The Ruling Voice (1931) Poster

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6/10
Good stuff, but there's no way to end it
marcslope12 January 2015
Warning: Spoilers
This early Warners social-consciousness riff raises several serious and still-timely issues: racketeering, price-fixing, corruption. And it has a great leading man in Walter Huston, here a racketeer who tries to reform to please his long-unseen daughter, Loretta Young, and become respectable enough to allow her marriage to nice, prestigious-but-broke David Manners, who plays, get this, one Dick Cheney. There's a gallery of interesting characters--Willard Robertson as a revenge-seeking businessman wronged by Huston's trust, Dudley Digges as Huston's utterly humorless second-in-command, Doris Kenyon as a socialite who's against all Huston's principles yet persuasively befriends him. This, and some other hard-to-believe plot twists, are pulled off pretty well, and Huston's as superb as usual. But it all builds to a tense climax that simply can't resolve itself satisfactorily. We want Young and Manners to end up together, and we want Huston to end happily. There's no way for both to happen, and the final image, that of a grocer lowering his prices again now that the racket's been busted, is supposed to suffice as a happy ending. Too much has preceded it, and we're left feeling unsatisfied. Still worth watching, certainly, as evidence of Warners' interest in tackling tough issues in its early talkies, and for Huston's expertise and Young's loveliness (she's good here, too). But I still felt cheated.
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3/10
Started off great....and then just fizzled.
MartinHafer2 June 2010
Warning: Spoilers
Wow, did this movie start with a bang! There is a "businessmen's association" that offers protection for its members. This is actually a very thinly veiled cover for the mob. A business man is told he CAN'T do business with someone outside the organization. When he does, the consequences actually shocked me--the mob REAAALLY meant what they said! The head of this group of crooks is the well-dressed and well-mannered Walter Huston and when he's behind closed doors with his thugs, he instantly loses his sweet veneer. But to everyone outside this group, he's a respectable and well off gentleman. Even his well-bred daughter (Loretta Young) doesn't know--and it was easier to hide it from her as he had her educated in Europe. But, when he makes the mistake and tells her about his real business, she wants nothing to do with him and leaves to start a life on her own. She even goes so far as tell her fiancé, Dick Cheney (yes, that really is the character's name) that she cannot marry him--though I have no idea why she goes this far. Naturally, Dick won't hear of this and pursues her ardently.

There's a lot more to the story than this, but sadly it never really amounted to very much. Huston got sick of the business and wanted to get out, but oddly, there was very little suspense or action--despite the action early in the film. And, oddly, Huston and Young reunited awfully easily. There WAS a shooting that occurred a bit later--but that occurred off-camera and the entire affair was amazingly muted and dull despite such a promising start. Overall, it turned out to be an amazingly tame dud.
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7/10
Powerful Pre-Noir
Handlinghandel18 January 2005
As he is in "Night Court," Walter Huston is superb in this harsh early mob story. Some might think his change of heart over daughter Loretta Young sentimental but not I. It is psychologically plausible and doesn't sell out the rough nature of the story. Not much ends happily, though the path for Young and David Manners -- a highly improbable couple -- does clear.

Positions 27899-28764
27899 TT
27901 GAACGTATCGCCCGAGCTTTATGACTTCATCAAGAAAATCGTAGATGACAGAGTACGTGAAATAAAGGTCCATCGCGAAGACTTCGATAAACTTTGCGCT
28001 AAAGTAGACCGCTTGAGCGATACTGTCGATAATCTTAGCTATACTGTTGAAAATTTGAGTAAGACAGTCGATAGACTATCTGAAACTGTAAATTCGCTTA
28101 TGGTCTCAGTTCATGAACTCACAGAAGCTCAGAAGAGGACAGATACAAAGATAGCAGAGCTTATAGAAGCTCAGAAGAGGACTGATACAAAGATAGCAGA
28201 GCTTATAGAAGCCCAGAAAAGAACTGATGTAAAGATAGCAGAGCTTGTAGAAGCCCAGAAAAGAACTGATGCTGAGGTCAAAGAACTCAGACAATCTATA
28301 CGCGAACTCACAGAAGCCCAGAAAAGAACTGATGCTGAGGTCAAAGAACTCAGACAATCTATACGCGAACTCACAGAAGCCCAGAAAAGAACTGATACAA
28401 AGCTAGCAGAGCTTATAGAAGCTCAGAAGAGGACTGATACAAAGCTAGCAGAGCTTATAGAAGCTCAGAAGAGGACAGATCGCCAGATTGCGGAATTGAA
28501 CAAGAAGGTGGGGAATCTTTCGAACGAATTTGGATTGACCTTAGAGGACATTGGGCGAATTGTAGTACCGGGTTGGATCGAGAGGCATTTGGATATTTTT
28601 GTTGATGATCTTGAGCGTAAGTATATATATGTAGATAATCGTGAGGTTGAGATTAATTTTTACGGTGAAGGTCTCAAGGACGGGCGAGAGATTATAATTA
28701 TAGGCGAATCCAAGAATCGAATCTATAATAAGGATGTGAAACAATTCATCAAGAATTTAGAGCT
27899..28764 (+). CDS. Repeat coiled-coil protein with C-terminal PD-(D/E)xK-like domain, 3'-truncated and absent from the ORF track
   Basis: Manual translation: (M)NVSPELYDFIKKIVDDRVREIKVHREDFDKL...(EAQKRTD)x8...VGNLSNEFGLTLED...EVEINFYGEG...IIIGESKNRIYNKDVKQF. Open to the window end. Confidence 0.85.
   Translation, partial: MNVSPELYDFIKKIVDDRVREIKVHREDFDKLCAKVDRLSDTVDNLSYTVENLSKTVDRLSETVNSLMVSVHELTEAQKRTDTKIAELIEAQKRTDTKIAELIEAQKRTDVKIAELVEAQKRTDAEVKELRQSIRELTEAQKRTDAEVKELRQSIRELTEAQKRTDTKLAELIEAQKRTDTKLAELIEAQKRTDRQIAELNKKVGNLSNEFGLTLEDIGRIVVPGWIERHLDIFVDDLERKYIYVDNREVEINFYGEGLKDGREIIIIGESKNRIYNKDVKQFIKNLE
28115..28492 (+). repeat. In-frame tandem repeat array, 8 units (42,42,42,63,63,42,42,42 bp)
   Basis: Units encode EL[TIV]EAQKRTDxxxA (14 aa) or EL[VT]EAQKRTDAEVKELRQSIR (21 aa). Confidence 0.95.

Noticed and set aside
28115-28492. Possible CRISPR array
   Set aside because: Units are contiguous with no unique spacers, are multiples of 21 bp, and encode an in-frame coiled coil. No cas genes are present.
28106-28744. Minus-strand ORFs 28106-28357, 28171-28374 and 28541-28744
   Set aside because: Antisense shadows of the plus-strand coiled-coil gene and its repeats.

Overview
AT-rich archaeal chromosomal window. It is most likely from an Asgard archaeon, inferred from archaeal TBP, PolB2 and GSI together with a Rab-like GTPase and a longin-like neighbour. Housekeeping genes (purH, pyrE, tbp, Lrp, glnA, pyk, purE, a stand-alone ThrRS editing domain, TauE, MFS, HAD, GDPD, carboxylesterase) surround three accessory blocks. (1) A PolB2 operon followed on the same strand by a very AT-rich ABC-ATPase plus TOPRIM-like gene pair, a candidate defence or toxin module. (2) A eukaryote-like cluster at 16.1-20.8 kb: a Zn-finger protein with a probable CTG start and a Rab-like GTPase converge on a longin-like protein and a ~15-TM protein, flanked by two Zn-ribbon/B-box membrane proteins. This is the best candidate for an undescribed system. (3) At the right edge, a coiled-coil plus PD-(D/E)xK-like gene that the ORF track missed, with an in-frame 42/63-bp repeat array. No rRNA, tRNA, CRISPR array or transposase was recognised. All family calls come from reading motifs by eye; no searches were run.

Huston is probably best known for "The Treasure of the Sierra Madre." To me, he is first and foremost the fine American businessman in the lovely "Dodsworth." He was very convincing in these earlier unsympathetic roles, though. This movie pulls no punches and has some scary scenes. It doesn't seem at all dated. It could have been made 70 years later -- but teenagers wouldn't be interested so it wouldn't have been.
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Nice Cast; Too Much Talking
Michael_Elliott11 April 2010
Ruling Voice, The (1931)

** (out of 4)

Disappointing crime-drama from Warner has Walter Huston playing a racketeer who will stop at nothing to get as much power and money that he can. The daughter (Loretta Young) he hasn't seen in ten years comes home from Europe with a fiancé (David Manners) but when she learns what her father is really doing she turns her back on him. I'm a major fan of the three leads but sadly this melodrama is way too wordy and in the end it's a pretty boring film from start to finish. The biggest problem is the actual screenplay that doesn't offer very much except for tired dialogue that seems to keep coming and coming. Even the easiest of scenes contain way too much dialogue and the talking just keeps going to the point where you're ready to turn your hearing off just to get away from it. The screenplay is full of predictable things and not for a second will anyone believe the relationship between Huston and Young. There wasn't a single second where I actually believed that he would care about what she feels towards him. I mean, he hasn't bothered seeing her in ten years and all of the sudden he's just going to change his ways? Huston is decent in the role of the racketeer but no one is going to confuse this for one of his better performances. He does seem to be somewhat all over the place in terms of staggering away the set but I'm going to guess this has more to do with the director. Young is as beautiful as ever as this here was certainly a very high point in terms of those beautiful looks. Her performance hits all the right notes and she's wonderful in the sequence where she learns the truth about her father. Manners will always be best remembered for his role in the same year's Dracula but the more I see from him the more impressed I get. He perfectly fits the role of this nice guy trying to make money to marry Young. The film runs a rather short 72-minutes but you'd swear it was twice as long due to the non-stop talk and lack of any real action. Fans of the three leads might want to check it out if they plan to see everything they've done but others should stay clear.